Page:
Plenty to watch for in 2021


BLOOMINGTON – There will likely be plenty of new conversations in agriculture during 2021 when the new Congress is seated along with the new administration.


Ag has not made headlines lately, as efforts have focused on keeping the economy going and helping those businesses facing challenges.


“There will be lots of political appointees and things like that which have to be done before the new administration can kind of hit the ground running,” Illinois Corn executive director Rodney Weinzierl told The Central Illinois Farm Network.


One positive note this fall has been increased market prices for both corn and soybeans, which is rare at harvest time. Weinzierl estimates yields at trend level or slightly above in the state with some areas not performing as well due to wind damage from summer storms. Also, more corn was sold for fall delivery this year compared to a typical fall.


“I think that’s just a good feeling about where prices are at so farmers’ attitudes are pretty good going into winter,” Weinzierl notes.


From a marketing standpoint, corn exports really seem to be doing well as are meat exports. There is not as much driving and fuel use due to COVID-19 which impacts the ethanol market. Weinzierl feels profits are back for ethanol processors but corn demand is still down based on pre-COVID marketing numbers.


Illinois Corn is hoping for additional corn demand long term with a bill introduced by Congresswoman Bustos known as the Next Generation Fuels Act. This is about moving more ethanol as a high octane fuel.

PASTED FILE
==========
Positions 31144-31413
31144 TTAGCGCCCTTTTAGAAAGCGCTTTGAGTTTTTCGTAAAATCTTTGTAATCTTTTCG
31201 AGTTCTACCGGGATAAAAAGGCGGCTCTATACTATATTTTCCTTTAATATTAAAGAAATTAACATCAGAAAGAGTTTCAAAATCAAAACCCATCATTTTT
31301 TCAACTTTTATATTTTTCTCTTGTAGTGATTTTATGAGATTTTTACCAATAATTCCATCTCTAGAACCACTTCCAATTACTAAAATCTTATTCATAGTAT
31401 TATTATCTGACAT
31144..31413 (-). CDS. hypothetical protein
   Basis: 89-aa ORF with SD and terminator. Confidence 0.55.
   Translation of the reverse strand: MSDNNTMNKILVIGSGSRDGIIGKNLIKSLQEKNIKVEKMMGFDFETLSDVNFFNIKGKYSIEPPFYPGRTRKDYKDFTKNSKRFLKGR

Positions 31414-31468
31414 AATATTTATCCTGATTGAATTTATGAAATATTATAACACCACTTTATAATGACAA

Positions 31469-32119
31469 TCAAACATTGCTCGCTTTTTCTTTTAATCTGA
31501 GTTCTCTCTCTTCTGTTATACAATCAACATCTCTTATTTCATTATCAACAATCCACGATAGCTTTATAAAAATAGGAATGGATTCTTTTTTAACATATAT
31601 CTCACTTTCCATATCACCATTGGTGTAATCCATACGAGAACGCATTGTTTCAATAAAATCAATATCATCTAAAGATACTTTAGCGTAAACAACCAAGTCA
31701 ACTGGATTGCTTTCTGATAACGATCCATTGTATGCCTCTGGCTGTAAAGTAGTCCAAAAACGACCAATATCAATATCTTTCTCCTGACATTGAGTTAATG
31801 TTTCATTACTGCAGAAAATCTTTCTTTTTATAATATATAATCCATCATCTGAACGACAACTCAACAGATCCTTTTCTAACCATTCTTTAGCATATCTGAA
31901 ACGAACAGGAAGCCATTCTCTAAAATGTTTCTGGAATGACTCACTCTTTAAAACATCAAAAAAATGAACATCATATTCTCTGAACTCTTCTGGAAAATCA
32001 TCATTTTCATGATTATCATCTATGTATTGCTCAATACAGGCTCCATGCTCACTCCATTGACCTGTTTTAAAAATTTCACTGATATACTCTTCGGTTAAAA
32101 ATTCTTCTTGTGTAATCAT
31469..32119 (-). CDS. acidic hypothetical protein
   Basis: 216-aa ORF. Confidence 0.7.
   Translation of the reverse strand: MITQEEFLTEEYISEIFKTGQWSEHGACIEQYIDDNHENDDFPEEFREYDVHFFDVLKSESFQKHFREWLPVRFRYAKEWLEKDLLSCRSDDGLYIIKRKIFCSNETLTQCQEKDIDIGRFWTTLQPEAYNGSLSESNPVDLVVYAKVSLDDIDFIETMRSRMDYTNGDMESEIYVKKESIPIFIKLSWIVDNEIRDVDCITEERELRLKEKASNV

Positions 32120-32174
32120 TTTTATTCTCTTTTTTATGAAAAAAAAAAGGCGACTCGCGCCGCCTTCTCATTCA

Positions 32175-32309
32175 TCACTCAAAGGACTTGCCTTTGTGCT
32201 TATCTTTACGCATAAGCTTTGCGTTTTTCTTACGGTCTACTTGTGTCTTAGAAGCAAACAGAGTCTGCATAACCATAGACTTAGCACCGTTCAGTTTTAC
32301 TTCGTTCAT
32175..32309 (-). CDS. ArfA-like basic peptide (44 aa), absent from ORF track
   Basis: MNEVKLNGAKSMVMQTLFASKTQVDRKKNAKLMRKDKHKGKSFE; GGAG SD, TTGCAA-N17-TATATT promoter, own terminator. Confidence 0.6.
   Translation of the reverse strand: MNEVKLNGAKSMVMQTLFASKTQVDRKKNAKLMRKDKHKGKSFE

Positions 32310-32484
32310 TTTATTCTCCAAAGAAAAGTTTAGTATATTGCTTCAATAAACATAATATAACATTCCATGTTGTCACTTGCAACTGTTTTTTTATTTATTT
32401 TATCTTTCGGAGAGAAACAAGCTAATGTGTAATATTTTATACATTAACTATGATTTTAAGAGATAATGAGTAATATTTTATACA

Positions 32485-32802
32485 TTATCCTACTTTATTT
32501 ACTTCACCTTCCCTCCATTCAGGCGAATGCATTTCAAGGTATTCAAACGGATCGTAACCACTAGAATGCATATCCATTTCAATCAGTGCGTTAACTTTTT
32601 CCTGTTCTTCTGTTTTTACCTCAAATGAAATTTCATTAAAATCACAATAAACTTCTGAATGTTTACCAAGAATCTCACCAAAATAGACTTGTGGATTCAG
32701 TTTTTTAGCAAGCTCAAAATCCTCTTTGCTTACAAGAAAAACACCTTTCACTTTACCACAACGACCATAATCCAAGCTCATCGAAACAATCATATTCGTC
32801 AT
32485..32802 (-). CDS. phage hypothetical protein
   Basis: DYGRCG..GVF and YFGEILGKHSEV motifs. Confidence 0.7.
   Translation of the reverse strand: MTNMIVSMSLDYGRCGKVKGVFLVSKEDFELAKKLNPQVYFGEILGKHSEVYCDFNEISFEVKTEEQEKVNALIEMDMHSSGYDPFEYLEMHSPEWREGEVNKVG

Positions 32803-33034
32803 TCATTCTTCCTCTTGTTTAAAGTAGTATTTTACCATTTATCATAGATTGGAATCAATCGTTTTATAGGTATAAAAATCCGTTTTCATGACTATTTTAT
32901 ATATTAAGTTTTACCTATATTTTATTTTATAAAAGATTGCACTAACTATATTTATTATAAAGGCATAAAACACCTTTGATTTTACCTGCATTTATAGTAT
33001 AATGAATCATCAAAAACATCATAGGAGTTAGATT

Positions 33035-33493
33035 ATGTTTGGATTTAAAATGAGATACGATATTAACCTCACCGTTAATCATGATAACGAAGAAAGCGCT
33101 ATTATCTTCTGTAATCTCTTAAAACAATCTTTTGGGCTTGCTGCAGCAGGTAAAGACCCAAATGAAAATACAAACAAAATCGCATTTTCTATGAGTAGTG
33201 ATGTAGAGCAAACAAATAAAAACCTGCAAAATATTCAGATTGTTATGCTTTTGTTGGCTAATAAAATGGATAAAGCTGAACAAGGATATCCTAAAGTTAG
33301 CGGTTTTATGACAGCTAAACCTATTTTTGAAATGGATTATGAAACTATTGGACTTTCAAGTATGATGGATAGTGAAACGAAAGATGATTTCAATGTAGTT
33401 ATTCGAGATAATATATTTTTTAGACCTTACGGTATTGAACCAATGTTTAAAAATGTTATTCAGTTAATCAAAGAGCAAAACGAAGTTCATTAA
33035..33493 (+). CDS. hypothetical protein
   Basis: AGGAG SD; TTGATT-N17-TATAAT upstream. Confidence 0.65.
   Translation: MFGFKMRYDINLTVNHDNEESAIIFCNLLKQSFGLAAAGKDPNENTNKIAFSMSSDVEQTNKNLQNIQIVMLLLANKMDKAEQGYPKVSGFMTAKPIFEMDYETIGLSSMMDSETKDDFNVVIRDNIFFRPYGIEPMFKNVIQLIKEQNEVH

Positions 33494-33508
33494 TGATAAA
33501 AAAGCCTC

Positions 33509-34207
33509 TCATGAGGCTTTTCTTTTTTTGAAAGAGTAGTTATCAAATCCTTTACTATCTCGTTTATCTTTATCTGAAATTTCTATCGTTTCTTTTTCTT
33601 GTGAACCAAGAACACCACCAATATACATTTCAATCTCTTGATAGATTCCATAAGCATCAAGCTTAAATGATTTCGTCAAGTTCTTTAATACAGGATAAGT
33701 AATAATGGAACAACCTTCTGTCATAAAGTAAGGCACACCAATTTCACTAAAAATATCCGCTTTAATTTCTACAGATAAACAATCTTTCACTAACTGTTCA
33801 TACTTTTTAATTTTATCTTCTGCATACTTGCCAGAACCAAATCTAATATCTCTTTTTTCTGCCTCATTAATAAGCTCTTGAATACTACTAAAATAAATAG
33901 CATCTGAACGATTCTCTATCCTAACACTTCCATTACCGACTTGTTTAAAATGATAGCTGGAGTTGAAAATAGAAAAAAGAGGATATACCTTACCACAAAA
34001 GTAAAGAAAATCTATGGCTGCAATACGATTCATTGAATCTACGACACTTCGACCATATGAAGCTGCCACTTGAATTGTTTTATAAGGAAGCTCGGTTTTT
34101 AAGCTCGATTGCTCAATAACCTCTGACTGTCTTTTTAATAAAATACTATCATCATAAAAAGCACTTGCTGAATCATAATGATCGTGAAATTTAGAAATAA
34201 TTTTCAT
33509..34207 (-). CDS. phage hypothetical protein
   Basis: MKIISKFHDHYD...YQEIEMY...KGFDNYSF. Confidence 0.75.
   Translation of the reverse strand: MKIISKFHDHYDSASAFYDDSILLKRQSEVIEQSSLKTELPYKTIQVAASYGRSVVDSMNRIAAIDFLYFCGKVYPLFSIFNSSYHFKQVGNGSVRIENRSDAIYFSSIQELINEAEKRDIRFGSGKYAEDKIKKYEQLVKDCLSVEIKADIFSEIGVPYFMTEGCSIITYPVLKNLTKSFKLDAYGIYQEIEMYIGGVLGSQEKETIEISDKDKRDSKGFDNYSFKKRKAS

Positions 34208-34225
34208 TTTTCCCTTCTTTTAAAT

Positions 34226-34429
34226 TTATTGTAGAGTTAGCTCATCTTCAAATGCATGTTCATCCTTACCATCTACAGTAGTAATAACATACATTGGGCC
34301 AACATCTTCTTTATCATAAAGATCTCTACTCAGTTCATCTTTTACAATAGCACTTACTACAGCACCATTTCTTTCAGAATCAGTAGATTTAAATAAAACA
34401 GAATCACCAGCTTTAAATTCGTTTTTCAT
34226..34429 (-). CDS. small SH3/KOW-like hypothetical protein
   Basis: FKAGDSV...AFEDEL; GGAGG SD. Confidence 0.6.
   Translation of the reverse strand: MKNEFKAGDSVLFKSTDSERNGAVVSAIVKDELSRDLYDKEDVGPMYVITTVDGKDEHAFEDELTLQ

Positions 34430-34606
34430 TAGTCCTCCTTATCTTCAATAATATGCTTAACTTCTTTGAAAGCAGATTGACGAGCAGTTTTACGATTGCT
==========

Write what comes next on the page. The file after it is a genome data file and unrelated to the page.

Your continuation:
“We think that’s really where the future of ethanol demand is,” added Weinzierl.


A more efficient liquid fuel system can be a good consumer product and is something Weinzierl believes the automobile manufacturers need to be able to produce. Ethanol by far is the best priced octane out there in the world.


“We really don’t see much of a change in what liquid fuel prices will do with this technology and you’ll get better mileage.”


Another focus for the industry in 2021 includes infrastructure progress and waterway system improvements.

The annual Illinois Corn meeting is slated for next Tuesday, Nov. 24 and will be offered virtually. This will consist of a business session along with leader presentations. ICGA expects to record the sessions and will release them to the public afterward. Meeting attendees can also expect an overview on how checkoff dollars were used in the last year and marketing success highlights.

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